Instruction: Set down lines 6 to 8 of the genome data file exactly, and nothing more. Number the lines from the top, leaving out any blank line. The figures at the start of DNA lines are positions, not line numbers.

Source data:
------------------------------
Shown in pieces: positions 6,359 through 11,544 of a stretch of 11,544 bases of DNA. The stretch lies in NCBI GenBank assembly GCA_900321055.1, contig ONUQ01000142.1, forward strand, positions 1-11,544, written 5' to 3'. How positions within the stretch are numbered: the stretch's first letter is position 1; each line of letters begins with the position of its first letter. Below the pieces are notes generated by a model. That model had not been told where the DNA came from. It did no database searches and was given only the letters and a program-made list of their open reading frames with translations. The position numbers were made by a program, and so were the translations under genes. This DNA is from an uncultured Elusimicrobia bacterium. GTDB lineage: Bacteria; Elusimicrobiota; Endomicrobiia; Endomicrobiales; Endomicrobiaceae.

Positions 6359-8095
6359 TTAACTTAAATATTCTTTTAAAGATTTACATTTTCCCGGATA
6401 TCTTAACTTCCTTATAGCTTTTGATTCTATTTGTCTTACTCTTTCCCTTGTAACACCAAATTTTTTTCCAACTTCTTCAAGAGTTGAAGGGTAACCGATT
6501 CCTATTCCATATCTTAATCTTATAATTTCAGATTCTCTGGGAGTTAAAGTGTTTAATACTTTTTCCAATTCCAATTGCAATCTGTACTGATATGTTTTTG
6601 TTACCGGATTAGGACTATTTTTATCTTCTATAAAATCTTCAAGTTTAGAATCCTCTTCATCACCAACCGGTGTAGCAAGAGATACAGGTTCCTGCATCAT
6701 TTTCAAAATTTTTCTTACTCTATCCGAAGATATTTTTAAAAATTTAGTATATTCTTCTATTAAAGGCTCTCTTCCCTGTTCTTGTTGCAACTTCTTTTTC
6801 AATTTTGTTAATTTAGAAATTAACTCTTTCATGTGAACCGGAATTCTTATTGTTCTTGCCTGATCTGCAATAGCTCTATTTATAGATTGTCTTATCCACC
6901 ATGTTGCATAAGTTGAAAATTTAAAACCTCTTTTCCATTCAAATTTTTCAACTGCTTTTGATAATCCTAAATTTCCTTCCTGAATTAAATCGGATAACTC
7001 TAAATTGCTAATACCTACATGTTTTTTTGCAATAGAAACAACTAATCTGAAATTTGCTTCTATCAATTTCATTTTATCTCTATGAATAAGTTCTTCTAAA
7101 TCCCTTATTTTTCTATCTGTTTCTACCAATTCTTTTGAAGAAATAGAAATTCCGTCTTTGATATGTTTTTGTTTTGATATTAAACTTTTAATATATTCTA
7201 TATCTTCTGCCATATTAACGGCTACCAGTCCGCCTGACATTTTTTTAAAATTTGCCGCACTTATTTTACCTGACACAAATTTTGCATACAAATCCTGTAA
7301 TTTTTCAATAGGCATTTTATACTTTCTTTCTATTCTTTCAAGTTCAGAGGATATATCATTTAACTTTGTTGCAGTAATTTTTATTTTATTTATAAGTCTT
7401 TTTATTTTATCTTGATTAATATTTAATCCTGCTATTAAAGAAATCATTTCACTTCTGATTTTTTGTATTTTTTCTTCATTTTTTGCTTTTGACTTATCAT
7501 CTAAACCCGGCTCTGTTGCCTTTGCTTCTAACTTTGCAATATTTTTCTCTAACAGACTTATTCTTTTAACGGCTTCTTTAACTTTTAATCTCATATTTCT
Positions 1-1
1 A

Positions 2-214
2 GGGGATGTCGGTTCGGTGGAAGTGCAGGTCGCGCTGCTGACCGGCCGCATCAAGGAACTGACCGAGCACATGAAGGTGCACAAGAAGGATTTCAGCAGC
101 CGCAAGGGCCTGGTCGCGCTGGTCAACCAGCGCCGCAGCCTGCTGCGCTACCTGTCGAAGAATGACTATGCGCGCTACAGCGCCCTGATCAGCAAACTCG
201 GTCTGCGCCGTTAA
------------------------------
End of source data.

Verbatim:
6601 TTACCGGATTAGGACTATTTTTATCTTCTATAAAATCTTCAAGTTTAGAATCCTCTTCATCACCAACCGGTGTAGCAAGAGATACAGGTTCCTGCATCAT
6701 TTTCAAAATTTTTCTTACTCTATCCGAAGATATTTTTAAAAATTTAGTATATTCTTCTATTAAAGGCTCTCTTCCCTGTTCTTGTTGCAACTTCTTTTTC
6801 AATTTTGTTAATTTAGAAATTAACTCTTTCATGTGAACCGGAATTCTTATTGTTCTTGCCTGATCTGCAATAGCTCTATTTATAGATTGTCTTATCCACC